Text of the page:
The other sentences just mean: "I remember the incident," vs. "I remember some things about the incident," and, "Take action in consideration of the planet Earth," vs. "Take action in consideration of earthly things." In the sooner of these two comparisons, "I remember some things about the incident," sounds less arrogant. So, Japanese people might prefer that. In the latter of the two comparisons, "Take action in consideration of the Planet Earth" may be preferred because it's more slogan-like. It's like saying: "Consider that we might lose the entire planet Earth if we don't act," versus, "We might lose some things, here on Earth, if we don't act." The earlier sentence sounds much stronger and, therefore, less out-of-place in this kind of discussion.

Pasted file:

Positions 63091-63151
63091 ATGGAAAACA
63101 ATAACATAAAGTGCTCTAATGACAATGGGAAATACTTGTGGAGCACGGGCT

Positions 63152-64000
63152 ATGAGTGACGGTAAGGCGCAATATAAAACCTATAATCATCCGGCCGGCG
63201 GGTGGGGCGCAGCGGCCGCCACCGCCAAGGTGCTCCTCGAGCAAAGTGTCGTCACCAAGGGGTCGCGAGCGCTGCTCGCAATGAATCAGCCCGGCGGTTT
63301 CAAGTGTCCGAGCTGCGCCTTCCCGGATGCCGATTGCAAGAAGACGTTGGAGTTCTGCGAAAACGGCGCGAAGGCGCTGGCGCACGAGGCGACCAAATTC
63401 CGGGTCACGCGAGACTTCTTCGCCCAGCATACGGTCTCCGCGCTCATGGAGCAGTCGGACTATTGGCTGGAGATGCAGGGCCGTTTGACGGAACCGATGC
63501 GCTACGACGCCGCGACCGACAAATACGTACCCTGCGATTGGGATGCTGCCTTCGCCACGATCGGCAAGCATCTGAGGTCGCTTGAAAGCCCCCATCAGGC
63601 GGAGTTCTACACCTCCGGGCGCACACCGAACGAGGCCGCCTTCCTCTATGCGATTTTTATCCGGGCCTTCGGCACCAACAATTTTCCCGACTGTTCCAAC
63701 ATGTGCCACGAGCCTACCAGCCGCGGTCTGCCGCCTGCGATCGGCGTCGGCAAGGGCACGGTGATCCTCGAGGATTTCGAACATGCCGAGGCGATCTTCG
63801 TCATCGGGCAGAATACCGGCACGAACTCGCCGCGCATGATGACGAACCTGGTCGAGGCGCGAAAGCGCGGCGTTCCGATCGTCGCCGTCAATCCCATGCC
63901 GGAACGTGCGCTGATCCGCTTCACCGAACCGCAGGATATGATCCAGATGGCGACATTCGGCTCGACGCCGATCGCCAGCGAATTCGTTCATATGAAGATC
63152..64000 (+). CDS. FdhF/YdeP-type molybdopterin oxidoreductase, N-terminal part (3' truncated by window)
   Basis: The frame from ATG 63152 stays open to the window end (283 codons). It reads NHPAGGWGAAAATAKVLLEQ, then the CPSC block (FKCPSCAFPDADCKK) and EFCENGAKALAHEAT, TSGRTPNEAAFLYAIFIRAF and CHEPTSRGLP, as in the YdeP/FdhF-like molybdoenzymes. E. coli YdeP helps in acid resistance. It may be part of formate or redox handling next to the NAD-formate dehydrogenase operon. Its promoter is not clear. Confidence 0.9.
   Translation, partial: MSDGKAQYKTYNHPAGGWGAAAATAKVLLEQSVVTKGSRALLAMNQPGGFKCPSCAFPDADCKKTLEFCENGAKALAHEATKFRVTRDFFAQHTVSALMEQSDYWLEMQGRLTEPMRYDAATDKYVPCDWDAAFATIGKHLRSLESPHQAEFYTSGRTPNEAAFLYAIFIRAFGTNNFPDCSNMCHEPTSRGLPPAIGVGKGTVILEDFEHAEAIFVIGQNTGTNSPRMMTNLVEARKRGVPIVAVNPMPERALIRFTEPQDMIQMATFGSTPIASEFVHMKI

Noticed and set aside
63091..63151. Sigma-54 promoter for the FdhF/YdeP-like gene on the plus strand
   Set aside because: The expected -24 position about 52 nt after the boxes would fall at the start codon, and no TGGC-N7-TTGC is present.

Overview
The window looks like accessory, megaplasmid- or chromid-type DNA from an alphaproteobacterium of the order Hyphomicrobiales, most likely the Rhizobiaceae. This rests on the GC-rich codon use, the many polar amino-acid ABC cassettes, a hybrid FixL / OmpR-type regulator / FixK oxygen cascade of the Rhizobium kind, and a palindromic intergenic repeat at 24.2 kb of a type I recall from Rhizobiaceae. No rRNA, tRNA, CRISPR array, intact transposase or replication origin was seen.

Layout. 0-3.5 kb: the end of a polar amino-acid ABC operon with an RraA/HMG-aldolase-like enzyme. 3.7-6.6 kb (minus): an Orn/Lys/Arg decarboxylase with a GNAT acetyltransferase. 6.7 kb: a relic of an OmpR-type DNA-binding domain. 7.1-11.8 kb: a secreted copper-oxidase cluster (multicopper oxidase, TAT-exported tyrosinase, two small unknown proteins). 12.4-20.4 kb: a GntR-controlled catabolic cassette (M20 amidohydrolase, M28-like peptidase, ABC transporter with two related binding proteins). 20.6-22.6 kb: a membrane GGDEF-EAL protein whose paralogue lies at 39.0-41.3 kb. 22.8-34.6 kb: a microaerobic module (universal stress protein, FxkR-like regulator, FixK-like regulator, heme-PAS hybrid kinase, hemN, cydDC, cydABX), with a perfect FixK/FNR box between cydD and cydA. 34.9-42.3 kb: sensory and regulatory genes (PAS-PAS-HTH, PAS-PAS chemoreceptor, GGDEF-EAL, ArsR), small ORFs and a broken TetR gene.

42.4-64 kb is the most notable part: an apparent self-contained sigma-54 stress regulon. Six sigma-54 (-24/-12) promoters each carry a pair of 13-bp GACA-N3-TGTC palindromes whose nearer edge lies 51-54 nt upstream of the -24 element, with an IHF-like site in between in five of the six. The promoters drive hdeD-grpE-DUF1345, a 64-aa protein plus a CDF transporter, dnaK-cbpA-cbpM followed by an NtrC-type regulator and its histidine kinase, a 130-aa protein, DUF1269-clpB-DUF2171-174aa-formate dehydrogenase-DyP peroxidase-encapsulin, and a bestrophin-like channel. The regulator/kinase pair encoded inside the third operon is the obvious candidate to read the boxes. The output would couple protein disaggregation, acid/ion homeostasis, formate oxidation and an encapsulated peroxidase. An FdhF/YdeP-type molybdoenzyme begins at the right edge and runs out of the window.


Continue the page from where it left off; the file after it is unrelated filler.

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I think it's related to the culture of Yamato.

when I was learning Japanese. my teacher told us that Traditional Japanese is modest,euphemism.

for example:when the Japanese chatting with each other about the weather,or even if the weather forecast. they often says"あしたわ 雨が降りそです(tomorrow looks like rain)" instead of "明日雨が降ります(it is going to rain tomorrow)".because of the uncertainty,couldn't guarantee to make sure that tomorrow it will be rain.

another example:"愛してる(loving)". they will never say"私はあなたを愛しる(I love you)"in common.

so as 彼のことを好き. use "彼のこと(something about him/her)" instead of "彼(him/her)" sounds more euphemistic,smooth and natural. just like William said.in my opinion " XX のこと" of this topic is just a substitute of " XX ", and dose not have the real meaning.